Ned Batchelder 7:41 AM on 24 Oct 2007

The server settings have nothing to do with it: the resolution of a relative URL into a server request is all done at the browser.

If you install Fiddler, you'll be able to see the requests the browser is making. That should help find the problem.

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David Weingart 12:35 PM on 24 Oct 2007

Ok, I've been building websites since 1996, and I had absolutely no idea about this. I guess you do learn something new every day. :-)

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Chet 9:02 AM on 28 Nov 2007

Awesome. I swear I had Saved As New this post in my Bloglines account... but which RSS feed was it? To paraphrase Michael Corleone, "Ned, I knew it was you." Found it, used it, great tip.

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Yoav Shapira 1:48 PM on 12 Aug 2008

Ned, that's a great tip. I'm going to try using it right now. Thanks for publishing it in a concise, clear form.

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Pas B 3:44 PM on 10 Aug 2009

So, this represents your (the user's) agreement to also trust the linked third party? How do browsers display this additional trust / certificate?

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Pas B 3:47 PM on 10 Aug 2009

Just to clarify, even if the certificate is authenticated, it is STILL bringing the third party into the communication.

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Jacob Rothstein 4:01 PM on 10 Aug 2009

Fantastic find! Thanks for the tip.

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Sine Language 12:03 AM on 11 Aug 2009

It's 2009 people. All of the content you put in front of the Customer should be done in something like ExtJS.com, GWT or a finite number of other JavaScript-targeting frameworks that have dedicated, if not massive, teams behind them. That means the only "httpS" you'll ever need to worry about is in the base-URL for your back-end server's AJAX responder.

[gravatar]
Ben XO 6:19 AM on 11 Aug 2009

Pas B,

The point of the "mixed secure and insecure content" warning is that the browser should not show the padlock icon - symbolic of "this content was encrypted" - on a page where some of the content on the page was not encrypted.

Browsers will not usually expose the certificate information of the certificates on 3rd party sites loaded into the page unless they are invalid.

The "trust" implied here only goes as deep as validation of identity - it's assumed that if every certificate is valid and signed by a root authority, then you can trust the content to be authentic.

[gravatar]
Ned Batchelder 6:45 AM on 11 Aug 2009

Actually, the point is to automatically manage the page so that if the HTML is served over https, then the rest of the content is also, and if the HTML is not served over https, then none of the content is.

The browser warnings happen when you mix the protocols, and this post shows a simple solution for avoiding the mixing.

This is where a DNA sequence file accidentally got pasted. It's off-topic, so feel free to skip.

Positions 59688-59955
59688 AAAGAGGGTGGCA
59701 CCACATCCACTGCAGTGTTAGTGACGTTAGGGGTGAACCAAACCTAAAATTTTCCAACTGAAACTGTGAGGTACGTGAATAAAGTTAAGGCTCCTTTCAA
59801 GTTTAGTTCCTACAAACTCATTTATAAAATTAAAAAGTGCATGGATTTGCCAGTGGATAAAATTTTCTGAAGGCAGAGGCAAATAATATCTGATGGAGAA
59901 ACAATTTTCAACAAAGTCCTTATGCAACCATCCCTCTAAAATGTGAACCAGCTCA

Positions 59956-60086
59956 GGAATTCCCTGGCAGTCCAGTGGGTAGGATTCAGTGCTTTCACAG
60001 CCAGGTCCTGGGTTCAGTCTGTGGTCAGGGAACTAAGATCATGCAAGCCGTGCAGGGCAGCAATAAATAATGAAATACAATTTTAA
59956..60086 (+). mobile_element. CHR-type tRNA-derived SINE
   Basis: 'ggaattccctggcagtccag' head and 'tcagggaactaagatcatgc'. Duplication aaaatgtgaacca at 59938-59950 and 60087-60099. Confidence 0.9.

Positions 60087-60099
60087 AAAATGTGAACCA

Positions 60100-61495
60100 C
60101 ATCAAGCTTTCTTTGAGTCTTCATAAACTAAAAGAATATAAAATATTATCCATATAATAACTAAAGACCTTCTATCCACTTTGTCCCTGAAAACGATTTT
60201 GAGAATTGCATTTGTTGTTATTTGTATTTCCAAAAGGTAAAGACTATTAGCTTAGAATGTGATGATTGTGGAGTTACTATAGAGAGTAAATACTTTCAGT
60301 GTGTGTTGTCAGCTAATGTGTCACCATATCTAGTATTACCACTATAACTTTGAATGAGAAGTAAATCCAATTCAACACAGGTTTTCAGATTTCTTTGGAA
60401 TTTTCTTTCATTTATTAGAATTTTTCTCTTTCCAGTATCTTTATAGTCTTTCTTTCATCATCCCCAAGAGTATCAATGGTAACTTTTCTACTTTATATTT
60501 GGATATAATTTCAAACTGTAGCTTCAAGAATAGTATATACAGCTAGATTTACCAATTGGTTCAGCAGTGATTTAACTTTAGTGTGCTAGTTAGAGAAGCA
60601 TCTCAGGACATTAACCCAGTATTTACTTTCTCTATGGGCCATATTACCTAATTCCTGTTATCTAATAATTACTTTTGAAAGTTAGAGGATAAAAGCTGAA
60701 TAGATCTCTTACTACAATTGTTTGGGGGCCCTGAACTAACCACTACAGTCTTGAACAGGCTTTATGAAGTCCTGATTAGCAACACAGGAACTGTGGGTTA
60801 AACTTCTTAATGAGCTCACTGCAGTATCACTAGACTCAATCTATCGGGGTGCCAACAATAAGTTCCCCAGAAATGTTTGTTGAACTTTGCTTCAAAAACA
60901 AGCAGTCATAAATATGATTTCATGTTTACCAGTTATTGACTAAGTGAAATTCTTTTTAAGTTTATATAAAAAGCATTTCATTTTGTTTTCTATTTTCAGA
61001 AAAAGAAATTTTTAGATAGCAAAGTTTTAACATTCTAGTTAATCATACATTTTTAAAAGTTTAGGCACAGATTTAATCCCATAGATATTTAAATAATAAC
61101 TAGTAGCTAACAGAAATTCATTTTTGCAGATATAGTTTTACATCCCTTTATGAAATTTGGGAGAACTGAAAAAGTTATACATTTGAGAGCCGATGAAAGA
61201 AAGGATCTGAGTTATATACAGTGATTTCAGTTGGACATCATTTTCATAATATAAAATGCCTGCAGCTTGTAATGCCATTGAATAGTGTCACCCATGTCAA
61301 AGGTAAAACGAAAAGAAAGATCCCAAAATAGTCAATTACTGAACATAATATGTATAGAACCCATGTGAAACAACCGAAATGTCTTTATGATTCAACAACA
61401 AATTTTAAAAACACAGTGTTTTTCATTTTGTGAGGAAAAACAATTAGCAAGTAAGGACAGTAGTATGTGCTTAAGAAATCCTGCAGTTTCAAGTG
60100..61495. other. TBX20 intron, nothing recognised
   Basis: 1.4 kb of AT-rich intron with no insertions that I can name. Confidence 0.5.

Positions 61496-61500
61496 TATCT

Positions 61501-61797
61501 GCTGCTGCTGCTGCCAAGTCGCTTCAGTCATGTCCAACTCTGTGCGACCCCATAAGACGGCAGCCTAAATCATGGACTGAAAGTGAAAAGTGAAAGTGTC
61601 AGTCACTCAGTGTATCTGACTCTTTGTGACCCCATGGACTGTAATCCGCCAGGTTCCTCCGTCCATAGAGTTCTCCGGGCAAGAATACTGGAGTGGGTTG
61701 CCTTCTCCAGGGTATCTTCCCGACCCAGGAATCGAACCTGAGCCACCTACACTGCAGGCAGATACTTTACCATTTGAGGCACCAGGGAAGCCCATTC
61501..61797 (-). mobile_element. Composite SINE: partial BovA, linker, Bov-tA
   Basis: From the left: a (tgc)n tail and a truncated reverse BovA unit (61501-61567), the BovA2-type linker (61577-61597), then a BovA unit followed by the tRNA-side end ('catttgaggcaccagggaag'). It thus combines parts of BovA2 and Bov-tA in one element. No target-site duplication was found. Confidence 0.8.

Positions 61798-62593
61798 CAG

[gravatar]
Asim 4:43 AM on 13 Jan 2010

What about links, when i am using https://www,doamin.com/securepage.asp to browse page then all non secure links appears secure meaning if I want to go back to my non-secure page from a secure page then URL shows me https

[gravatar]
Ned Batchelder 7:06 AM on 13 Jan 2010

If you have a page served by https, and you want the links from it to use http, then you have to provide the http: scheme in the URL. Leaving it out will default the scheme to https.

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Klortho 4:00 PM on 14 Apr 2010

This depends on the server that you're linking to understanding https. Not all servers do. This may be why some of the people above had trouble getting it to work. If you have <img src='//my.home.server/img.jpg'/> on a page, it will look fine in http, but the image won't show up in https.

[gravatar]
Matt 1:10 PM on 4 May 2010

Sine Language,
Not everything is a web application. Some of us develop sites that we like Google to be able to index, so grabbing all of the context via ajax is not a viable solution.

Klortho,
That's a good point. You want to make sure the server supports https before using this technique.

[gravatar]
Efren 12:42 AM on 14 Feb 2011

Will these urls be indexed properly by Google?

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Phani 1:52 AM on 31 Oct 2011

Great solution. It worked for me.

-Thanks

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drpciv 11:05 AM on 16 Jul 2013

Leaving it out will default the scheme to https.

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Ned Batchelder 1:45 PM on 16 Jul 2013

@drpciv: no, leaving out the scheme will default it to the scheme the current page is served with. On an http page, it defaults to http. On an https page, it defaults to https.

[gravatar]
stefan 1:12 PM on 19 Nov 2013

Thanks for writing this article just got me out of tight spot!

I first saw this technique used in the markup of the html5 boilerplate to load jQuery in either http or https environments, this of course came years after this post was written.

[gravatar]
stefan 9:43 AM on 20 Nov 2013

Just out of interest does this have any performance issues?

[gravatar]
Ned Batchelder 11:13 AM on 20 Nov 2013

@Stefan, I haven't measured it, but there's no reason to think there's any performance impact from this. This works for the same reason that the page "http://example.com/a.html" with a link to "b.html" will find b.html on example.com. It's simple string manipulation as part of making a relative URL absolute.

[gravatar]
stefan 3:50 PM on 21 Nov 2013

I have discovered this doesn't work with CSS files in IE7 possibly IE8 as the browser will download the images twice which is a performance hit.

http://www.stevesouders.com/blog/2010/02/10/5a-missing-schema-double-download/

[gravatar]
George 5:14 AM on 17 Oct 2014

Thanks for the article, Ned. Learnt something new